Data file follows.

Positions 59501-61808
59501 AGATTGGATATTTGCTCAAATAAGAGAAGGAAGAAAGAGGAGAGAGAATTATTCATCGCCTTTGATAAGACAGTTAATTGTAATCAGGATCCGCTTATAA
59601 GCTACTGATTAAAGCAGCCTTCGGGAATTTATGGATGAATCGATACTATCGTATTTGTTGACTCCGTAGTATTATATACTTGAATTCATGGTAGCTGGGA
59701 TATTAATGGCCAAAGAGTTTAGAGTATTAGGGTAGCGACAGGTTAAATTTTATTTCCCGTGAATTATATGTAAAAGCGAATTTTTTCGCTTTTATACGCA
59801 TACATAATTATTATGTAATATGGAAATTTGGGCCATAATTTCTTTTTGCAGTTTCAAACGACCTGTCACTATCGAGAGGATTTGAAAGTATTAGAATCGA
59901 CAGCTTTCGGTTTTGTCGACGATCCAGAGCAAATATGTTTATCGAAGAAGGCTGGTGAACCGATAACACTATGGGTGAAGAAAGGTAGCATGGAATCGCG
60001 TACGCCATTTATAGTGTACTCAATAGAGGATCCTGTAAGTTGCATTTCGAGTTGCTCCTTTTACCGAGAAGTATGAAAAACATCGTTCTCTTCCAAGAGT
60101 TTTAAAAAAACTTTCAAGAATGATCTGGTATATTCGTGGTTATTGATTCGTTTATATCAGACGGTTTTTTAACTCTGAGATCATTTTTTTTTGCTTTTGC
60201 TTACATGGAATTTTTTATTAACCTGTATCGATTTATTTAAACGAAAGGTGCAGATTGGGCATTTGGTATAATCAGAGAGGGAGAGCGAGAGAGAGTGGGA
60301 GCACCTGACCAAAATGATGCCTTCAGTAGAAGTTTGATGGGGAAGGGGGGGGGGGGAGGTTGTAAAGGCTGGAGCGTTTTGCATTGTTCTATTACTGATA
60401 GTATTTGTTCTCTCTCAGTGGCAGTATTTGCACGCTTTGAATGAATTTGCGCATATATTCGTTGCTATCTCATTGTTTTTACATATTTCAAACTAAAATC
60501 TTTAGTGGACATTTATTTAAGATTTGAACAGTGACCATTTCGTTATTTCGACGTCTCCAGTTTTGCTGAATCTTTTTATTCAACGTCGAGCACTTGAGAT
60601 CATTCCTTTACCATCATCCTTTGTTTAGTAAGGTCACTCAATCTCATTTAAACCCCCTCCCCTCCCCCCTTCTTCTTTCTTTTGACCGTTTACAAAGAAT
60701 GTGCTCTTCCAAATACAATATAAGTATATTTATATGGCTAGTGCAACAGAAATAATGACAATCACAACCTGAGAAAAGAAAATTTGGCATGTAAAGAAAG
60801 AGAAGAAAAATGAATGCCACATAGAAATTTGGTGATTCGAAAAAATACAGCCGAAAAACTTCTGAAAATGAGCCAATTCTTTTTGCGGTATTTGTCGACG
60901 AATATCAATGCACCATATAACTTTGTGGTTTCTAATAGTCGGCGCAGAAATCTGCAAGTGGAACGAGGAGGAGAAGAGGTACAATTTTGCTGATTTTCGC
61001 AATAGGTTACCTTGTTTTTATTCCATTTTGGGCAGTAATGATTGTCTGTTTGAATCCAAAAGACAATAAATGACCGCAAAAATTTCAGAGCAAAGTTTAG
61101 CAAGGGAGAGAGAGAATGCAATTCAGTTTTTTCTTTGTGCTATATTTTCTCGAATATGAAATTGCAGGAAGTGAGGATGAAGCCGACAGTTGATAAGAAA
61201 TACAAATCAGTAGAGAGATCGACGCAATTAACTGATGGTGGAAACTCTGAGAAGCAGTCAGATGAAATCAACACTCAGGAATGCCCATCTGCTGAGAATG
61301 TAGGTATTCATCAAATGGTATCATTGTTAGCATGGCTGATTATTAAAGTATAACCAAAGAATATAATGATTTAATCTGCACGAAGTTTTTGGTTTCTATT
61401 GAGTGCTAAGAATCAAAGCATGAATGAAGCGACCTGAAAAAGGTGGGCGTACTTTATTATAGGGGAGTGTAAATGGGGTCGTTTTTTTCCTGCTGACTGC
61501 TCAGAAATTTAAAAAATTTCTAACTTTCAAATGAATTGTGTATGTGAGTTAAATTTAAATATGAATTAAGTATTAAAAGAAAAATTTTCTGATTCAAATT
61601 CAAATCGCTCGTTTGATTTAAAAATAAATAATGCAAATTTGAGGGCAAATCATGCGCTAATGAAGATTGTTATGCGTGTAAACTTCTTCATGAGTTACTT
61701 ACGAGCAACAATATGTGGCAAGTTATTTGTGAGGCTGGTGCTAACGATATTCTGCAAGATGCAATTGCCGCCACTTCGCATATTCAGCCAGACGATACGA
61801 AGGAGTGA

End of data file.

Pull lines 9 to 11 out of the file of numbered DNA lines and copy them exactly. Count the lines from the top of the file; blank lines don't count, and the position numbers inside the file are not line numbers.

60201 TTACATGGAATTTTTTATTAACCTGTATCGATTTATTTAAACGAAAGGTGCAGATTGGGCATTTGGTATAATCAGAGAGGGAGAGCGAGAGAGAGTGGGA
60301 GCACCTGACCAAAATGATGCCTTCAGTAGAAGTTTGATGGGGAAGGGGGGGGGGGGAGGTTGTAAAGGCTGGAGCGTTTTGCATTGTTCTATTACTGATA
60401 GTATTTGTTCTCTCTCAGTGGCAGTATTTGCACGCTTTGAATGAATTTGCGCATATATTCGTTGCTATCTCATTGTTTTTACATATTTCAAACTAAAATC